GEORGE TOWN: While the west coast of the peninsula is experiencing the inter-monsoon season with rain or thunderstorm in the late afternoons, the east coast states are preparing for the north-east monsoon.
As such, the Civil Defence Force (APM) is ready in case disaster were to hit any part of the country.
It is cautioning those in the east coast states and parts of Sarawak to be extra prepared for the north-east monsoon.
Its disaster management and operations division assistant director, Lt-Kol (CD) Mohd Rosman Abdullah, said 6,800 officers and personnel are ready for any eventuality, especially in high-risk areas in Kelantan, Terengganu, Johor and Pahang.
He said a total of 600 aluminium, fibre and rigid-hulled inflatable boats will be mobilised to areas where help is needed.
Other assets include 173 four-wheel drive vehicles, 182 lorries and 182 ambulances nationwide.
In August, the APM also received a drone meant for search and rescue missions in hard to access terrain.
“Our officers and personnel have undergone various courses, including in-house trainings conducted by the respective states.
“They are also trained to be medics and first-aid responders. In terms of skills, they are competent enough to do the job, ” Rosman said.
The north-east monsoon is expected to hit from November to March, bringing heavy rains which can cause floods in parts of the east coast of the peninsula as well as parts of Sarawak.
Since 2016, Penang has been hit by inter-monsoon rains, landslides and flash floods between October and November.
A major landslide near the Tropical Spice Garden cut off access to Teluk Bahang after five hours of rain in November 2016.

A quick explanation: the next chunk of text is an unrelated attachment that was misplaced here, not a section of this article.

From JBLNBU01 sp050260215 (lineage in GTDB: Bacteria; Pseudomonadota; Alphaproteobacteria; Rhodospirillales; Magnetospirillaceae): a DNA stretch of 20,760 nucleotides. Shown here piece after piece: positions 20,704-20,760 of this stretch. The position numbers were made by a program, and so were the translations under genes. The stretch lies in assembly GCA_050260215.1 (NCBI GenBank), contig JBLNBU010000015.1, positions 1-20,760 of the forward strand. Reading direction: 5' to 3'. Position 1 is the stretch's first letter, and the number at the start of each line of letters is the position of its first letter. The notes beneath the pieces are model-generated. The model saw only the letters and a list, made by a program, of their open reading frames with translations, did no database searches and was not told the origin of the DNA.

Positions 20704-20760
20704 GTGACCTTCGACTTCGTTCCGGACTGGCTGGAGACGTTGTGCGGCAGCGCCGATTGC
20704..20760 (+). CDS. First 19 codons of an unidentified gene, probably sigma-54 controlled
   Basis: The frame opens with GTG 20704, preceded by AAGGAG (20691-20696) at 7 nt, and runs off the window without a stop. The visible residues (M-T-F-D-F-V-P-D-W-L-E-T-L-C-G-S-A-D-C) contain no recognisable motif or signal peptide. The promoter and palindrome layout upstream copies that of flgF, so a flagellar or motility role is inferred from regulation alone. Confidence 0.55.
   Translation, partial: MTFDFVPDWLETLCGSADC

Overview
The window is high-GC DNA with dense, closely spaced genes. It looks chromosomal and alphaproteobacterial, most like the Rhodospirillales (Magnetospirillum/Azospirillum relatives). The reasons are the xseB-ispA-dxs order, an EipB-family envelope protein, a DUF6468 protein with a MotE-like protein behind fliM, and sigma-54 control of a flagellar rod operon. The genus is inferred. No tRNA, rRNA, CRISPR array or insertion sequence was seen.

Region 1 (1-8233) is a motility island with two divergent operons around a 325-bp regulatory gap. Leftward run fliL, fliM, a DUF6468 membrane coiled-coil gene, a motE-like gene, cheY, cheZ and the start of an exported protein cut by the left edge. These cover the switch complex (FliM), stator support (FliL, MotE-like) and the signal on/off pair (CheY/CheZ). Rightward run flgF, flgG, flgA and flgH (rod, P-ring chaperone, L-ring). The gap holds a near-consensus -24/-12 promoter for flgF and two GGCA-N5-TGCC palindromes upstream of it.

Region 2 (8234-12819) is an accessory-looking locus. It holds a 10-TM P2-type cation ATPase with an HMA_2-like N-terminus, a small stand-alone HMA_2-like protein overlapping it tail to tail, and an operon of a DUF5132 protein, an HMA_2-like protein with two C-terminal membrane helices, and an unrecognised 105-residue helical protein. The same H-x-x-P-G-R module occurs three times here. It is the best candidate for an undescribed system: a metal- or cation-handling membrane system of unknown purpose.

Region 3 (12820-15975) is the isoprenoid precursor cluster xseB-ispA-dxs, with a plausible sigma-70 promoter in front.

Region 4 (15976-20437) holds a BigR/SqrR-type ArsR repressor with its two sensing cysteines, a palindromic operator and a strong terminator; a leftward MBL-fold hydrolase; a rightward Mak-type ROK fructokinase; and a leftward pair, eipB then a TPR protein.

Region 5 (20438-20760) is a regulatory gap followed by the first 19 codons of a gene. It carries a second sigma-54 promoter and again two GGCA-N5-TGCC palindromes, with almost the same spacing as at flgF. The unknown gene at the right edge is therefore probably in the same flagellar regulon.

In October 2017, a temporary slope at the construction site of a high-rise apartment block in Tanjung Bungah collapsed, killing 11 workers.
In October last year, a landslide caused 12 containers on a slope to crash and kill nine foreign workers.
Penang Environment Committee chairman Phee Boon Poh said both the Penang Island City Council and Seberang Prai City Council have been clearing drains and trimming trees in view of the rainy season.
Rosman said the current inter-monsoon season, which is likely to continue until next month, is expected to bring thunderstorms and downpours.
Penang Hill Corp general manager Datuk Cheok Lay Leng said they are always on the alert and prepared for bad weather conditions.
“Depending on the wind condition and rain intensity, the speed of the train will be adjusted accordingly to let the coaches run slower than usual.
“If the weather is really bad, the funicular service will be suspended temporarily until it improves and safe enough to resume the service, ” he said, adding that passengers’ safety is always their top priority.
More than 300 landslides occurred in Penang Hill in 2017 with huge boulders, fallen trees and debris everywhere, and cutting off access roads. The funicular train service was also disrupted for two months then.